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Chevalier D’Éon de Beaumont
died 200 years ago on
21 May 1810
REQUIESCAT IN PACE
Soldier: being trampled by a troop of cavalry in the Seven Years’ War may have left him unhinged, but he could still outwit the Prussians.
Person of two genders: the French government under Louis XVI insisted he wear female dress in compliance with his unreliable statement that he was a woman.
Blackmailer and whistleblower: having been employed by a secret branch of the French diplomatic service run by Louis XV to spy in London on the public branch run by Madame de Pompadour, he used his ownership of the secret papers to persuade the French government to pay off his debts; specifically, papers setting out plans for a French invasion of the British Isles.
Inventor and collector of secret remedies: his unpublished compilation of inventions and remedies resides in the Wellcome Library.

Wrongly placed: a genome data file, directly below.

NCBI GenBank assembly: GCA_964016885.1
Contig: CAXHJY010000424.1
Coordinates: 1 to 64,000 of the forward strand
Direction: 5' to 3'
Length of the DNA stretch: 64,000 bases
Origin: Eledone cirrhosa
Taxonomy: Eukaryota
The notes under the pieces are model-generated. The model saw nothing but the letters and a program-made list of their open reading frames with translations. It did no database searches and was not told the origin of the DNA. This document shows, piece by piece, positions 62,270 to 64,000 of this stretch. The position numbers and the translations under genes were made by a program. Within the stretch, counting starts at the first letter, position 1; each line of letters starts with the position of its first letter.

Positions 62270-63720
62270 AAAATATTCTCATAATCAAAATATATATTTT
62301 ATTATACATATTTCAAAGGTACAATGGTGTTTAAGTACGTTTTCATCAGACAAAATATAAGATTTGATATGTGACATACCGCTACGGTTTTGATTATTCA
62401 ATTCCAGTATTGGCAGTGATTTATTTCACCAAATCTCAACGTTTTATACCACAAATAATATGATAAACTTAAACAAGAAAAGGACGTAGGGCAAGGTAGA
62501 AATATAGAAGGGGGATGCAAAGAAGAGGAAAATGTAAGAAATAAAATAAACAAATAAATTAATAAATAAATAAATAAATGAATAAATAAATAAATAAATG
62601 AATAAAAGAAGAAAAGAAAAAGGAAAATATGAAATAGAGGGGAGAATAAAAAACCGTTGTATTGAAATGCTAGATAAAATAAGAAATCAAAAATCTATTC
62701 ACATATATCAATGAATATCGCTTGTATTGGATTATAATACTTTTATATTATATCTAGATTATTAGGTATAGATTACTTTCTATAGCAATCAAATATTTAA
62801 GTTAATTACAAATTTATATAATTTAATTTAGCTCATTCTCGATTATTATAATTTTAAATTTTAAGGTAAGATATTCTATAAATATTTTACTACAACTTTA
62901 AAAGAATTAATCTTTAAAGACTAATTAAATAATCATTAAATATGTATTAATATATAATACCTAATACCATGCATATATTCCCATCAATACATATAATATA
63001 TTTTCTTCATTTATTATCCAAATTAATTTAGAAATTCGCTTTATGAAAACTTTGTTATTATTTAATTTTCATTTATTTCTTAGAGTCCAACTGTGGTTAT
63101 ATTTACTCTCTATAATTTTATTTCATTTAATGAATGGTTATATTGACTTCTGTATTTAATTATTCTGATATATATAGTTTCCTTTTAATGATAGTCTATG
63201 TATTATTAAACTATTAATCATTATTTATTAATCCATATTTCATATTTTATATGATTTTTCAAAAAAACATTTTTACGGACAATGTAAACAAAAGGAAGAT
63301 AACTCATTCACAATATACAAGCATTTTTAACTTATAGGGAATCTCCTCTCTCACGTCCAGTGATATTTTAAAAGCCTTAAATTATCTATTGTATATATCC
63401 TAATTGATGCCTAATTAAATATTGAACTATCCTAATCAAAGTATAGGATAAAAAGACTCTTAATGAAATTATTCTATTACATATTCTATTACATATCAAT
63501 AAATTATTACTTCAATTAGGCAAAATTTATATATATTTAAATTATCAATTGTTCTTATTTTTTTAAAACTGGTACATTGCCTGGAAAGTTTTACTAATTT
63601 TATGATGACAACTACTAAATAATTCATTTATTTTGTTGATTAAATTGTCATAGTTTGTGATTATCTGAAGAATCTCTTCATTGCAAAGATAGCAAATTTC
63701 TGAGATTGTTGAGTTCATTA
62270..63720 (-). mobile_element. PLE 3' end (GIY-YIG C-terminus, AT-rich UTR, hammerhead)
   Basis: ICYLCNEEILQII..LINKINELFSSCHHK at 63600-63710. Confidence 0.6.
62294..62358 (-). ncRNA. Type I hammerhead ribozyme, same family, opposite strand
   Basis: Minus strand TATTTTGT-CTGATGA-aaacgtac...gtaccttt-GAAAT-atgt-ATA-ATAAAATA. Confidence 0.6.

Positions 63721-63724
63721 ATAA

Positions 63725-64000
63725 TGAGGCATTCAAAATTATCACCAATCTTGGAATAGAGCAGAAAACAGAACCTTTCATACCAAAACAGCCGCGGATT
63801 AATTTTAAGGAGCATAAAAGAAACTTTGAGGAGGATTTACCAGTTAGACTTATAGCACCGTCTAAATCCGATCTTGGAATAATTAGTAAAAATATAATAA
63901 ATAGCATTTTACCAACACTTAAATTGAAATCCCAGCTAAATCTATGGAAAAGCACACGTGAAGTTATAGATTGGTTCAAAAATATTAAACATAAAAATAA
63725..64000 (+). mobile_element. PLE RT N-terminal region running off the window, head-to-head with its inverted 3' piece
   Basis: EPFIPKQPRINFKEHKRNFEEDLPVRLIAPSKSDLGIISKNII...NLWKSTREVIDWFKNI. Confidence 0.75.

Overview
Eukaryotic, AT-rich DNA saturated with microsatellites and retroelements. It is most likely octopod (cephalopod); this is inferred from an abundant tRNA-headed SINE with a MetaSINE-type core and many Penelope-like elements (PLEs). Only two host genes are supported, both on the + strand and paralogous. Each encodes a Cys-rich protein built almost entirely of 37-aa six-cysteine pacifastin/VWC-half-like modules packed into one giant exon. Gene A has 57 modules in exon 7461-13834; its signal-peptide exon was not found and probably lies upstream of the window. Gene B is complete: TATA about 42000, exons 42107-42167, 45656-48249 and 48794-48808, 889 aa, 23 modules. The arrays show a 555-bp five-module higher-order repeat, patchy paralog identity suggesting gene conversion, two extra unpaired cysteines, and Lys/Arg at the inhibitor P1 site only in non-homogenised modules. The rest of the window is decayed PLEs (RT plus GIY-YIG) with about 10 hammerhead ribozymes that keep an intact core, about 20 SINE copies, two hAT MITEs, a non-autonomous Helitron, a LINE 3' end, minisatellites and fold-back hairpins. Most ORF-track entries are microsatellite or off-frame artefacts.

Fencer, entertainer, bibliophile, and more besides …
Top: mezzotint of the Chevalier D’Éon as a man, 1764, either by Victor Vispré or by his brother François Xavier Vispré, both Huguenot artists active in France, Ireland and England. Wellcome Library no. 274i
Above left: the Chevalier D’Éon as a woman. Engraving by R. Cooper after J. Condé, 1810. Wellcome Library no. 277i The stipple technique was considered appropriate for boudoir, sentimental and feminine subjects.
Right: the Chevalier D’Éon as a woman and as a man. Etching, 1777. Wellcome Library no. 275i
Below: the Chevalier D’Éon’s collection of inventions and remedies. Wellcome Library MS.2100. Click on image to enlarge. Note bottom right: “What is the most up-to-date book on English cuisine?”
“S’adresser à Mlle. D’Eon No. 38 Brewer Street Golden Square.”
Author: William Schupbach